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Smiles of a Summer Night: The Criterion Collection

Bergman laughs! A mutt of a farce, Smiles of a Summer Night (1955), the Swedish auteur's most enjoyable work, is the careful (was Bergman ever anything but?) blending of numerous influences ranging from Shakespeare to Mozart to Moliere to, it would appear, the sophisticated screwball comedies of Ernst Lubitsch. For the most part, though, Bergman's approach is purely theatrical in the writing, with three clearly defined acts of mounting sexual complications culminating in a payoff that winds up a live round short of adding Chekhov to its dramatic ancestry. Bergman's "romantic comedy" begins in the house of Fredrik Egerman (Gunnar Bjornstrand), a well-to-do, fortysomething lawyer currently betrothed to the virginal 19-year-old Anne, who clings to her innocence despite being in her second year of marriage. Though Fredrik clearly loves Anne, his is a doting kind of parental love, which is overtly suggested by his addressing Anne as one of his "children" alongside Henrik (Bjorn Vjelvenstam), his brooding, priesthood-bound son from a previous marriage. Anne clearly harbors deep affection for the Martin Luther-quoting Henrik, who is tortured by the inflamed carnal desires stoked by the flirtatious maid, Petra (Harriet Andersson). Meanwhile, his manly needs not being sated by Anne, Fredrik seeks to get reacquainted with the luminous actress Desiree Armfeldt (Eva Dahlbeck), a former lover who, rather disconcertingly, has a son bearing the lawyer's moniker. But while Desiree still regards Fredrik warmly, she is now serving as mistress to the martial, duel-happy Carl-Magnus Malcolm (Jarl Kulle), who also happens to be married to Anne's best friend, Charlotte (Margit Carlqvist). Unlike the rest of these illicit lovers, Carl-Magnus and Charlotte have an arrangement ostensibly aimed at staving off jealousy, but theirs is a well-intentioned bit of malarkey. They're both insanely jealous individuals; Carl-Magnus declares himself a "tiger" should anyone touch his mistress or his wife, while the free-to-cheat Charlotte enters into a scheme with Desiree to drive Fredrik back into the diva's arms. After an hour's worth of set-up, Bergman finally brings his dramatis personae together on the country estate of Desiree's elderly mother (Naima Wifstrand), where they imbibe a vintage with alleged libidinous after-effects, and the obligatory farcical waltz commences. Bergman is, as ever, a maddening telegrapher, which blunts the potential hilarity of his ribald scenario, but he's lighter on his feet than usual, allowing for a bit of joy to spill into the thematically weighty proceedings. In love, all adults are reduced to childlike behavior, and the director prefers for once to see his characters happily succumbing to temptation than anguishing over it. The dourest of the bunch, Henrik, is actually the film's most amusing creation, acknowledging, with Martin Luther's guidance, the inevitability of temptation while fussing way too mightily to avoid its clutches (i.e. he might not be ready for the experienced Petra, but he's clearly ready for something). That Bergman concludes Henrik's story first also suggests that he's most enamored of his sinners, and it's nice to seem him let them off with mere glancing humiliations. Though the unfettered hopefulness seems a touch false at the film's close, at least it's there. Also uncharacteristic, Bergman utilizes two music cues to sublimely humorous effect: the jarring march announcing Carl-Magnus's initial appearance and the gentle trumpet punctuating the unlikely arrival of a paramour's bed. Gunnar Fischer's incandescent cinematography is every bit the equal of his watershed work in The Seventh Seal. The Criterion Collection presents Smiles of a Summer Night in a superb full-frame transfer (1.33:1) with Dolby Digital 1.0 audio. Extras are a bit light, limited to a brief introduction by Bergman and a video conversation between film historian Peter Cowie and Bergman collaborator Jorn Donner. Somewhat remedying this is the accompanying 24-page booklet that features matchless essays by Pauline Kael and John Simon, who is never more valuable than when writing about Bergman. Theatrical trailer, keep-case.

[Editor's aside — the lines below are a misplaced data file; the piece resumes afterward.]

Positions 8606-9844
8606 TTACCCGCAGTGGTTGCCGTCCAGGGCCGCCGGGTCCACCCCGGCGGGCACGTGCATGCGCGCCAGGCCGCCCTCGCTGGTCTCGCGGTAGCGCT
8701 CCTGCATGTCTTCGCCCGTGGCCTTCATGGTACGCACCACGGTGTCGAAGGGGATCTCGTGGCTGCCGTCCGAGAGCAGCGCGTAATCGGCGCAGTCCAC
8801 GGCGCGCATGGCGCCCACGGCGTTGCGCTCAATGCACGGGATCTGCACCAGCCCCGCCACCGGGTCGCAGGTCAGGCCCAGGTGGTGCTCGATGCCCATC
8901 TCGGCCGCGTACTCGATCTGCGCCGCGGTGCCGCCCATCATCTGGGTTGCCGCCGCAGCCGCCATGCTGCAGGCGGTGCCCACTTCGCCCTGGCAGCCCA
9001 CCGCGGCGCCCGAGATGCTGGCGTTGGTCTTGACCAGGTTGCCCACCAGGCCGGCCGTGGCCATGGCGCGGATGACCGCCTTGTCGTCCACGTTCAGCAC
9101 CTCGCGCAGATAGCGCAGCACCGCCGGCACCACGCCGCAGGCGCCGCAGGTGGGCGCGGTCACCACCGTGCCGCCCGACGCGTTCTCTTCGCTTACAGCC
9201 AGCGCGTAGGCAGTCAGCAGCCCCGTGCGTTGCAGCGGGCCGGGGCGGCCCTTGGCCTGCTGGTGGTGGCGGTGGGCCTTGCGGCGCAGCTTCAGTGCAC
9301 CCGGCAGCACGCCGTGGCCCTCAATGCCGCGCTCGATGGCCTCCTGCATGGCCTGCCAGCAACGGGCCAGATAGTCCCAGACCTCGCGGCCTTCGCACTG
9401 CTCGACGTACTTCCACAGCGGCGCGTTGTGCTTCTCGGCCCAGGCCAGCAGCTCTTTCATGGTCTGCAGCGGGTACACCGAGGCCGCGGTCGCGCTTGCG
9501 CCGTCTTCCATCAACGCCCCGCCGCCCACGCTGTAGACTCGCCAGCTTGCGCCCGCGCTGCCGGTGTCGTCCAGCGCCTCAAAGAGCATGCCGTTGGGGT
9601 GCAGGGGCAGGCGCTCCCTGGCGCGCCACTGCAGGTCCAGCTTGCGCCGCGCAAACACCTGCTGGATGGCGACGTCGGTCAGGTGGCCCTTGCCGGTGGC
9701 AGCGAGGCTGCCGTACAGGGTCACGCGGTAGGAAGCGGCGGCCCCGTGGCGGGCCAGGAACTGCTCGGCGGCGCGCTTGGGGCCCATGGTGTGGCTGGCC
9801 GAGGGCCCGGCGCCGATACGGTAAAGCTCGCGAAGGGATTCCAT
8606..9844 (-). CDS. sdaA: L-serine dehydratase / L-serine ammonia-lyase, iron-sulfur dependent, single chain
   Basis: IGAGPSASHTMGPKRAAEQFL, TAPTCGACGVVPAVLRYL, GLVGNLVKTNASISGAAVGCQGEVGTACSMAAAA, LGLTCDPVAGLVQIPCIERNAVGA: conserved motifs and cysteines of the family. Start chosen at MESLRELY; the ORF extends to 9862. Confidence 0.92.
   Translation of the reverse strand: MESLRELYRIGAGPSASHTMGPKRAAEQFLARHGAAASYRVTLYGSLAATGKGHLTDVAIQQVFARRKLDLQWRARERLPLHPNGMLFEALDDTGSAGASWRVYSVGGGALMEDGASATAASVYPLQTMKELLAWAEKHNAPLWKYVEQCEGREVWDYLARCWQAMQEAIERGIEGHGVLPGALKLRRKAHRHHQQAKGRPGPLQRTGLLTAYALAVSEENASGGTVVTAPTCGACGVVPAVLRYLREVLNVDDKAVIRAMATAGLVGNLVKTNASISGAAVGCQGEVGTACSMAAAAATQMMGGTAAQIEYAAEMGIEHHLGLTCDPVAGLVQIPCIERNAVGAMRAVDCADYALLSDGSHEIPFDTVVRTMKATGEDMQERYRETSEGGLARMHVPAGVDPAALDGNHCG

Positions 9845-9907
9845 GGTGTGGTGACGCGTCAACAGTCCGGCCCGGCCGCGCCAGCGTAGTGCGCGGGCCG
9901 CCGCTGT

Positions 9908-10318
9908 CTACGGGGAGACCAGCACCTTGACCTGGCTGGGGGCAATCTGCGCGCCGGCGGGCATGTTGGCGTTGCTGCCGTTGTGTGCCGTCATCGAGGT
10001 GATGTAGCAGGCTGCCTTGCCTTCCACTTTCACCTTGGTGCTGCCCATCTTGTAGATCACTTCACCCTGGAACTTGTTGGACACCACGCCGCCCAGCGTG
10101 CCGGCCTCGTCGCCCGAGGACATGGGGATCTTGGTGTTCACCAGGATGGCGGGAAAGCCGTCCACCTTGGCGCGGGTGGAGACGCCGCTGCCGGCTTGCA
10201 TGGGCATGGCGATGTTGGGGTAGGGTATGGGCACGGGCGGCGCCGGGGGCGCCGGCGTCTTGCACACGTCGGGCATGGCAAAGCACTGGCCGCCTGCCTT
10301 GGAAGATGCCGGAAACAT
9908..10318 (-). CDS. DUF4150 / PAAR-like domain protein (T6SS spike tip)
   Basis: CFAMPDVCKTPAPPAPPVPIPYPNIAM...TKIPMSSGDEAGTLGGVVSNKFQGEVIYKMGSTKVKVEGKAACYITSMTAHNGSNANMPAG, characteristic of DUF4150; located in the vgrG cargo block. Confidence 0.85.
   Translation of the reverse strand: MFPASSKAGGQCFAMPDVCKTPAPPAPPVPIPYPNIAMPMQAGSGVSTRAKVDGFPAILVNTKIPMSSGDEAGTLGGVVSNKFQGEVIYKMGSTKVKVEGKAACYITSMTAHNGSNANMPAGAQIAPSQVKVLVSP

—Clarence Beaks



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